Sunday, October 18, 2009

Do We Really Think Judaism Has Always Been Like This?

Over at Rationalist Judaism, Rabbi Slifkin mentioned something that I have been thinking about for a while. He talks about how his six year old came home with a picture of Adam in a kapata (long jacket) with a beard and payos (long sideburns and side hair). Basically, he was dressed like a man from 18th century Poland. This brings up many memories of people drawing Moshe, Aharon, Dovid, etc in 18th century Polish garb. The question here is why would anyone with a rudimentary knowledge of history think this to be true?

In truth, I can understand why teachers would have their six year old students draw these people this way. They are drawing the picture of a man from the Torah, obviously they relate Torah with Judaism and Judaism with black hat and payos. That makes sense for six year old children. The problem I have is when these kids grow up, do they view Moshe, Dovid, Adam, and Avraham in the same way or do they realize that this was not how people dressed 3000+ years ago. I am not saying that it bothers me that these children might view our forefathers in these clothes, but it does bother me if they think this is how they observed Judaism and conducted their overall way of life. What I mean by this is that I think a simple understanding of the evolution of Judaism is necessary for all Jews to understand on some level. Judaism did not exist the way it is now in the times of King David. Anyone who thinks that is completely obtuse.

Why do I think it is important to understand the evolution of Judaism? If one does not understand the original form of Judaism, then they can not understand why and how Judaism exists today, except for the basic answer of G-D. However, I think that answering this question by saying G-D is like someone asking how an airplane can fly and then someone answers G-D. Well, obviously G-D is the ultimate reason, for someone who believes in Judaism, but you can also explain the dynamics and the physics of how an airplane flies. So too by Judaism, one can say that Judaism exists the way it does today because it was G-D's plan, or they can actually understand the evolution.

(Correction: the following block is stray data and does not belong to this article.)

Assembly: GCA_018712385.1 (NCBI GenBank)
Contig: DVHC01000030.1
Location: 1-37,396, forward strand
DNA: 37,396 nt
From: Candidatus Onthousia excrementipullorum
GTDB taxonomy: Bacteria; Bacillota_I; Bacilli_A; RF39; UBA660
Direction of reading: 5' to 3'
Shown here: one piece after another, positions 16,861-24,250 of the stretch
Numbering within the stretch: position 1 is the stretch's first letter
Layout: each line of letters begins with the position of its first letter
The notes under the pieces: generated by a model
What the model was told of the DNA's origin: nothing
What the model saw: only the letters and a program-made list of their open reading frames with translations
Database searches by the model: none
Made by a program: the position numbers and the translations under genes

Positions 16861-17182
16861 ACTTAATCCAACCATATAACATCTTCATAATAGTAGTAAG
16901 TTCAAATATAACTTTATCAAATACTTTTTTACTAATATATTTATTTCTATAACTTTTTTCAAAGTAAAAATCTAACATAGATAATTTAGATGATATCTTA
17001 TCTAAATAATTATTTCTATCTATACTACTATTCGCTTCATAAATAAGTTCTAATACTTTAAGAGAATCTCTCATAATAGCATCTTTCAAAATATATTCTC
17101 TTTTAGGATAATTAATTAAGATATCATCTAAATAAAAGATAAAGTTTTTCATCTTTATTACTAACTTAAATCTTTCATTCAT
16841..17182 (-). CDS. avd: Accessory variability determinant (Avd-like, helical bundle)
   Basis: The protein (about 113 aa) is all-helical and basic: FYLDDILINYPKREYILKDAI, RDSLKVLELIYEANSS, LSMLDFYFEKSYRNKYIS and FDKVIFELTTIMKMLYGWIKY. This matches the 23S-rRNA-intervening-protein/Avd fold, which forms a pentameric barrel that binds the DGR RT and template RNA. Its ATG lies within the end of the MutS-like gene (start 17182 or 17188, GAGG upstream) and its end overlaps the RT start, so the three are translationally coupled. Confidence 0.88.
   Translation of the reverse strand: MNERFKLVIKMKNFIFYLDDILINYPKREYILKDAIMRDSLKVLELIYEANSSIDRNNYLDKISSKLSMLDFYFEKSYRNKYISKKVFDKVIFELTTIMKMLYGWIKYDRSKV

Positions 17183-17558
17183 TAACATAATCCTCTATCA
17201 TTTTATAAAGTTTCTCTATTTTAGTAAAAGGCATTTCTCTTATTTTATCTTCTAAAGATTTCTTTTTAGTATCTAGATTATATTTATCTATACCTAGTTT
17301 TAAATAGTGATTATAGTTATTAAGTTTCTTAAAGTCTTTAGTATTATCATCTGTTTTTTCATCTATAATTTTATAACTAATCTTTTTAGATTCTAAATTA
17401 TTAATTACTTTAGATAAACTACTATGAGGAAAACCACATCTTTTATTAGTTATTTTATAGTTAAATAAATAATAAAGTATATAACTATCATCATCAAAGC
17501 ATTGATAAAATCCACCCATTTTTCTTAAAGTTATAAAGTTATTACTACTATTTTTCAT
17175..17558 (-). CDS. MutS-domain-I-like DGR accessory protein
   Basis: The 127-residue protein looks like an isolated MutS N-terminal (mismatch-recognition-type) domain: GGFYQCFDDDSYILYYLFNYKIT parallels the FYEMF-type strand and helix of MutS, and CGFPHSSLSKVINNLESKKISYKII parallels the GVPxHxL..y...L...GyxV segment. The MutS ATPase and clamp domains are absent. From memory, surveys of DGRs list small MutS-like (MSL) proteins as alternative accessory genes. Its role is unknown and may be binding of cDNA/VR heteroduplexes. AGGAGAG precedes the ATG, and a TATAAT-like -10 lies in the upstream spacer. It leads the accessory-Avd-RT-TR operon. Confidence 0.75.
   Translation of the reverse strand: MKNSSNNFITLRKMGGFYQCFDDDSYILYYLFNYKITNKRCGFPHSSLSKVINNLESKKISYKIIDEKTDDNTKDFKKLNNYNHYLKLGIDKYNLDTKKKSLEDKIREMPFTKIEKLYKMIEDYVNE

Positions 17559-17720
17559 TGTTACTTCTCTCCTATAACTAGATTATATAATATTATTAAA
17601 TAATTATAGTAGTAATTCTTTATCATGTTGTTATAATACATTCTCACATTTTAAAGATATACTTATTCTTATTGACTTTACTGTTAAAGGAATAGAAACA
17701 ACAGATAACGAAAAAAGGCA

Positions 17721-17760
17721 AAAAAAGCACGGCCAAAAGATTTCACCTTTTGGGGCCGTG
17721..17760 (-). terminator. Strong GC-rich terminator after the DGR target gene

Why does not knowing the evolution of Judaism matter? I am so glad you asked! Someone who does not understand the evolution can not dictate or even presume to set rules for the Jewish religion. In my opinion, a Rabbi that poskins on societal issues, like what is appropriate dress, can only do so if they understand what the Torah expects from every person and how those expectations have been modified throughout the generations. If the Rabbi does not understand the history of the halacha then he can do one of two things, make up his own halacha based on nothing of substance, or a previous Rabbi that said something, but only verbatim. IN all honesty, this is a completely worthless Rabbi. I can make up halacha just as well as him and I can read previous Rabbis just as well, so why do I need you to tell me what the GRA said or to make up my own halacha?

What Rabbi is valuable? A Rabbi that understands how Judaism has evolved from the times of Har Sinai until recent days. He tells us that the reason why Jews in Poland wore kapatas and shtrimels were because those were what nobles wore and it was cold there. A Jew is a representative of the entire nation so they must always look appropriate, therefore people in Poland wore kapatas and shtriemels. This is a Rabbi that already understands the reason behind the minhag (custom) of wearing specific clothing. In Rome, the Jewish people most probably dressed in the Toga, especially when they had an audience with the senate or Caesar.